Consumers and food irradiation: Who decides?

September 24, 2002

COLLEGE STATION - Finding a way to reduce the numbers of foodborne illnesses reported each year in the United States was the basis of Arsen Poghosyan's research for his master's thesis.

"The results of this study have important implications for not only food retailers, but also for food industry decision makers and government officials who assess the market potential for irradiated food products," Poghosyan wrote.

Among the findings:Information from the Centers for Disease Control shows that each year, about 76 million cases of foodborne illness are reported in this country. "One in four Americans get a foodborne illness each year," said Dr. Rodolfo M. Nayga Jr., associate professor in the department of agricultural economics at Texas A&M University and committee chairman of the project.

"One in 1,000 are hospitalized, and about $6.5 billion is spent in medical and other costs" fighting foodborne illnesses.

Food irradiation has been proven effective in reducing pathogens that cause foodborne illnesses, Nayga said, but some consumers still have questions about the safety of the technique. Poghosyan set out to measure consumers' reactions to irradiated foods, as the first phase of a multi-phased ongoing research project.

Nayga listed food irradiation as a public health and disease-prevention breakthrough, along with pasteurization of milk, immunization and chlorination of the public water supply. In addition to killing pathogens that cause foodborne illnesses - especially those that cause Salmonella, E. coli O157, Campylobacter, Listeria and Toxoplasma - food irradiation can also delay ripening and spoilage of fresh fruits and vegetables, extend the shelf-life of perishable items and commercially sterilize foods, he said.

Poghosyan's research was done in survey form. "I surveyed grocery shoppers to evaluate their perceptions about food irradiation, and their willingness to accept such products and buy them," he wrote.

Three H-E-B supermarkets in each of three Texas cities - Austin, Houston and San Antonio - were chosen for this survey because they presented "a broad overview of the population," Nayga said. The interviews were conducted during the spring of 2001. A random sample of 100 shoppers per city were asked a series of questions.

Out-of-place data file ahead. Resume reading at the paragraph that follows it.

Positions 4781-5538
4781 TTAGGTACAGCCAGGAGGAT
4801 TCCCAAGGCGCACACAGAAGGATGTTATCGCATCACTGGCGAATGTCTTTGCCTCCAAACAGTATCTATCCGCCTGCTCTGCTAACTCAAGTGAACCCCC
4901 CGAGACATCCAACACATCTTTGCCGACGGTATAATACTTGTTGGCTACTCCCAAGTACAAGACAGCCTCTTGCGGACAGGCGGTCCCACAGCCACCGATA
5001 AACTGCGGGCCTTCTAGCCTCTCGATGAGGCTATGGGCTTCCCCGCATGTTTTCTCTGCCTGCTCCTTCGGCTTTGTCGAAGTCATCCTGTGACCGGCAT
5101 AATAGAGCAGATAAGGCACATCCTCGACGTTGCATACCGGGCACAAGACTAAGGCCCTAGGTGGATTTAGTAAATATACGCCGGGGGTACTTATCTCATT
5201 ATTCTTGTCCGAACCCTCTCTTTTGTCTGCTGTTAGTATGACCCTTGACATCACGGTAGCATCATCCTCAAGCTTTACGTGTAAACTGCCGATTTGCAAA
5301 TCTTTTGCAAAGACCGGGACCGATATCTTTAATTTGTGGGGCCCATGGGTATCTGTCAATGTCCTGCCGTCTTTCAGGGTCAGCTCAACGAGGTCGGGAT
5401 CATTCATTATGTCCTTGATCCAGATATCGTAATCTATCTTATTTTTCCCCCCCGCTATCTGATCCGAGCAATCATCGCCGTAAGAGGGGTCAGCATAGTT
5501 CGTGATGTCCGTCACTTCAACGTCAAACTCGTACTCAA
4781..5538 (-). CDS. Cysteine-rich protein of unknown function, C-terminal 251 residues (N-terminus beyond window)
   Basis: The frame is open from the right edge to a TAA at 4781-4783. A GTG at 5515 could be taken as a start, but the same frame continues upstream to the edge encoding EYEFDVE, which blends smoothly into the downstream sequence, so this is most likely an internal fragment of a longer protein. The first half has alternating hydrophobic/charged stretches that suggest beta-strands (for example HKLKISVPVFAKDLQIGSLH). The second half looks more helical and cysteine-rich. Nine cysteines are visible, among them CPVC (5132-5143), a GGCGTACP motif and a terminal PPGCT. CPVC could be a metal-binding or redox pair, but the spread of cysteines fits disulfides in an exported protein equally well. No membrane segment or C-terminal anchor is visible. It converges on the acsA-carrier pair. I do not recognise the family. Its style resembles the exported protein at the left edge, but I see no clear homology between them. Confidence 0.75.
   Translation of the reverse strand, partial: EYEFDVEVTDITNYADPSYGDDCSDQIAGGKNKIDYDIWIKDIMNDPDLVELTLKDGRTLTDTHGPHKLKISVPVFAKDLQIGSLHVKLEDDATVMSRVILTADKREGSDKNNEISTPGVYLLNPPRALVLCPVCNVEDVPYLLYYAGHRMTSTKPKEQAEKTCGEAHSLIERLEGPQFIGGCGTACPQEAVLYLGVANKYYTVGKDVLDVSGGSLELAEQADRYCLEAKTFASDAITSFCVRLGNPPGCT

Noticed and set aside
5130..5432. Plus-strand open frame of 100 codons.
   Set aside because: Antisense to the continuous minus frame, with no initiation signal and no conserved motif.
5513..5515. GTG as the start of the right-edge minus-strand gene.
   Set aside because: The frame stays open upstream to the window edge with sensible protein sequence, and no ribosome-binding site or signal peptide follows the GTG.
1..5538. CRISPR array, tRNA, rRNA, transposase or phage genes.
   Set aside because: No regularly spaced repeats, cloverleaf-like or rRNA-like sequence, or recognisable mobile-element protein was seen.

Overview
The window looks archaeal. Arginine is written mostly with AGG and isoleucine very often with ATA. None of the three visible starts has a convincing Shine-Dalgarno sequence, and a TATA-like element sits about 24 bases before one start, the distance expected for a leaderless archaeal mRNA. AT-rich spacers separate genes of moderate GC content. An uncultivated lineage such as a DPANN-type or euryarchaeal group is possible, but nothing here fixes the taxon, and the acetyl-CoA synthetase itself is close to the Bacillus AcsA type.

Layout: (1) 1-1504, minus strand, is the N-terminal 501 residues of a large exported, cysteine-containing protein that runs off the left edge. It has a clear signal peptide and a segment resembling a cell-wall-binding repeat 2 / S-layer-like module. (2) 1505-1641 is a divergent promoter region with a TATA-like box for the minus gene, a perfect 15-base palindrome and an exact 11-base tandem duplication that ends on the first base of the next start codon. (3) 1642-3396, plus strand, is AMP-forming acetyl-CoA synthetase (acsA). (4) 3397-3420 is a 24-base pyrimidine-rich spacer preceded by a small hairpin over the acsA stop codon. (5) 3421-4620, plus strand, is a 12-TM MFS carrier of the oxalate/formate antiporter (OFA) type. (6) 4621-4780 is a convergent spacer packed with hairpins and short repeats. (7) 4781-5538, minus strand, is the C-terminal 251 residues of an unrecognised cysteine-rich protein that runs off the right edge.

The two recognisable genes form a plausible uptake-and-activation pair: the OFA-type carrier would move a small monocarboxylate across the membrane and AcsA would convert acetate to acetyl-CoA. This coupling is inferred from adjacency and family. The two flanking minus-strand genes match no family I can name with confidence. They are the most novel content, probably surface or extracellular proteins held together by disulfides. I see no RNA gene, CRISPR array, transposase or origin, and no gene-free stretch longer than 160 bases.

The particular food product chosen for this survey was ground beef, "because it's a major source of contaminants for foodborne disease" - the chance of contamination is greater than many other food products - and about 95 percent of Americans consume ground beef two or three times a week, Nayga said.

"Production and distribution systems in the supply chain must comply with consumer demand and regulatory issues such as food safety," Poghosyan wrote. "A secondary strategy could be to target and educate those consumers who are less willing to purchase irradiated beef products to increase exposure of the product, as well as to broaden the consumer base. Hence, the information derived from this study could help the supply chain respond to anticipated or expected market/demographic changes in the future."

Because of this research, Poghosyan, a resident of Armenia, was named the 2002 recipient of the Food Distribution Research Society's William Applebaum Memorial Scholarship for an outstanding master's degree thesis, according to Dr. John P. Nichols, professor and associate head in the department of agricultural economics at Texas A&M. "Part of this award is an invitation to attend the 2002 annual conference to be held Oct. 27-30 in Miami, Fla. This experience will greatly expand his involvement professionally and in his study of food marketing channels in Armenia," Nichols said.

Poghosyan earned a master's degree from Texas A&M in August as a participant in the USDA-funded Marketing Assistance Project in Yerevan, Armenia. He is currently a student in the doctoral program at the Armenian Agricultural Academy.

Texas A&M AgriLife Communications

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